At this point, you've successfully integrated the data from the external Ingredientopedia database into Soups OnLine. The next thing you're probably going to want to do with the data is allow the preexisting ingredient objects to have a Rails-mediated relationship with the external IngredientData table. Trying to create this relationship exposes another way in which you leave the reservation when trying to support a legacy database alongside the Rails database.
Normally, Rails manages a many-to-many relationship through a series of SQL JOIN calls to the database that retrieve the related data. The problem, of course, is that SQL does not have the magical powers needed to join two tables from two separate databases. However, with a little bit of extra plumbing behind the scenes, it is possible to make the relationship across the database-divide almost as transparent as a typical Rails relationship.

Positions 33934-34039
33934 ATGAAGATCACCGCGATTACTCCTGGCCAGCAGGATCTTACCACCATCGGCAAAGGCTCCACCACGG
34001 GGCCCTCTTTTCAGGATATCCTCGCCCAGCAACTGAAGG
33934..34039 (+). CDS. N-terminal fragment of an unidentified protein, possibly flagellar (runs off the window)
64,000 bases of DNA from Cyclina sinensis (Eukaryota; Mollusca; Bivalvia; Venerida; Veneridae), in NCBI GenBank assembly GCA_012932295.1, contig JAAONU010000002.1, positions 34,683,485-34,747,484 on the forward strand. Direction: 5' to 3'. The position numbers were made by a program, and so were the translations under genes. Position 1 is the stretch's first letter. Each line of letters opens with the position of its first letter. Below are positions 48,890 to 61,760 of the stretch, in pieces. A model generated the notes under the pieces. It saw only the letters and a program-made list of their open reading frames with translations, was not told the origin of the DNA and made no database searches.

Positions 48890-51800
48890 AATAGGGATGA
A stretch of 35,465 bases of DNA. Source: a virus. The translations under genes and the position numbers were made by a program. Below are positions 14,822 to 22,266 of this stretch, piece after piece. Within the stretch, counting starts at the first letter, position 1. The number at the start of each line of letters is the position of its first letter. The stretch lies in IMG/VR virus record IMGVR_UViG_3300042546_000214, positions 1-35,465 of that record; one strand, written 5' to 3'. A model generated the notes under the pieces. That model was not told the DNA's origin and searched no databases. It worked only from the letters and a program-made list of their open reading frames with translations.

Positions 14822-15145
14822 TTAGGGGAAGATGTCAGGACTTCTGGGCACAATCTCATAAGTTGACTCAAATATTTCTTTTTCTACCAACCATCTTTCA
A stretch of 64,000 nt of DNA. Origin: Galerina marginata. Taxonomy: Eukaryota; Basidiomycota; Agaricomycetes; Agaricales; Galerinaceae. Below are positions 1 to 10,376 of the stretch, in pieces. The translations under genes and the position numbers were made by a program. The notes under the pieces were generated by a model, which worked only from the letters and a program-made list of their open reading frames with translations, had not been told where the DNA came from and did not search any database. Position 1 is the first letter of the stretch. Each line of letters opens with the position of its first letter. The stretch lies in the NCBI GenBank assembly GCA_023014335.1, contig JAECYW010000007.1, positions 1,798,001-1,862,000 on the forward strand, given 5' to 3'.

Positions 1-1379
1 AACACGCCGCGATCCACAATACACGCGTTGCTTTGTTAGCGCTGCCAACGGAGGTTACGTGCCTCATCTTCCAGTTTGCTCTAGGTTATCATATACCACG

This section applies only to Rails relationships that rely on SQL JOIN, which is to say : has_and_belongs_to_many and :has_many :through. One-to-one relationships like :belongs_to and :has_one do not use JOIN calls and can be managed seamlessly by Rails across multiple databases.
The key to making the join relationships work across multiple databases is to place a proxy table in the Rails database that maps to items in the legacy database. Items in the Rails database can participate in many-to-many relationships with the proxy object, ...